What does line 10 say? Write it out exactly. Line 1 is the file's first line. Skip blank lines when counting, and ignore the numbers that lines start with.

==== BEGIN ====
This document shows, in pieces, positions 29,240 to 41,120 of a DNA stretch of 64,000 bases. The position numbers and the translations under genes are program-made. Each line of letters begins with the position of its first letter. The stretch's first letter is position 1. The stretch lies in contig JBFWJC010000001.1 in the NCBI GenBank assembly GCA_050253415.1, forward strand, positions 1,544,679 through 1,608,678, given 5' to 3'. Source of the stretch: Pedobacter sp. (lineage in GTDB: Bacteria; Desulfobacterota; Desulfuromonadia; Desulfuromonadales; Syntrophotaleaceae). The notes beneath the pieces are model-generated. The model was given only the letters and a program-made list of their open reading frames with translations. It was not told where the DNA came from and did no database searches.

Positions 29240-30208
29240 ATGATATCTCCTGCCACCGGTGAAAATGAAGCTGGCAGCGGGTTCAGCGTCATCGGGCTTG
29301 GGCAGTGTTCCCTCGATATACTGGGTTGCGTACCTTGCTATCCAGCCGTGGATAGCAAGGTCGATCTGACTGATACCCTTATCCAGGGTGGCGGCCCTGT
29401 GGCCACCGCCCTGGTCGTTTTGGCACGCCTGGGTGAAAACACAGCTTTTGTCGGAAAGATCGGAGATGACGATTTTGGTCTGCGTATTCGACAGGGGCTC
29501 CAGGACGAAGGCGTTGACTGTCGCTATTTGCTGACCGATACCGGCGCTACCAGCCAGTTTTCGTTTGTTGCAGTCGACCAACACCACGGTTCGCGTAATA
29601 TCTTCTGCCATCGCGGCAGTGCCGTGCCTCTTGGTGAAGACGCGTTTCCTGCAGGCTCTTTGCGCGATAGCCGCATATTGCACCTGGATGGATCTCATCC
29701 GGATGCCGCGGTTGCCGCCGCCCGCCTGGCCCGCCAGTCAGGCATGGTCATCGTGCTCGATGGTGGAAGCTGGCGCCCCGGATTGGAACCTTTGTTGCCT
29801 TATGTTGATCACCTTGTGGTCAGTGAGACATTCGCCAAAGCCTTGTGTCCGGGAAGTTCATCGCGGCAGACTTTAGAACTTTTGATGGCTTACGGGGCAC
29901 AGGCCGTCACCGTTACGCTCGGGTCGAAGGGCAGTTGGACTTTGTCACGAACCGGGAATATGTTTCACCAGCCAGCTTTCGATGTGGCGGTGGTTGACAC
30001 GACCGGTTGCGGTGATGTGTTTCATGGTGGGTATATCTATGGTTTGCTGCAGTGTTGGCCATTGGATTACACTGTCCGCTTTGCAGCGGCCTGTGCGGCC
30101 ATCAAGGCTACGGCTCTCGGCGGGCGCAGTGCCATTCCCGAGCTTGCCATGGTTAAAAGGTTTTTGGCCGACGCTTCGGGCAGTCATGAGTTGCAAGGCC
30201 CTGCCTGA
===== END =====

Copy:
29901 AGGCCGTCACCGTTACGCTCGGGTCGAAGGGCAGTTGGACTTTGTCACGAACCGGGAATATGTTTCACCAGCCAGCTTTCGATGTGGCGGTGGTTGACAC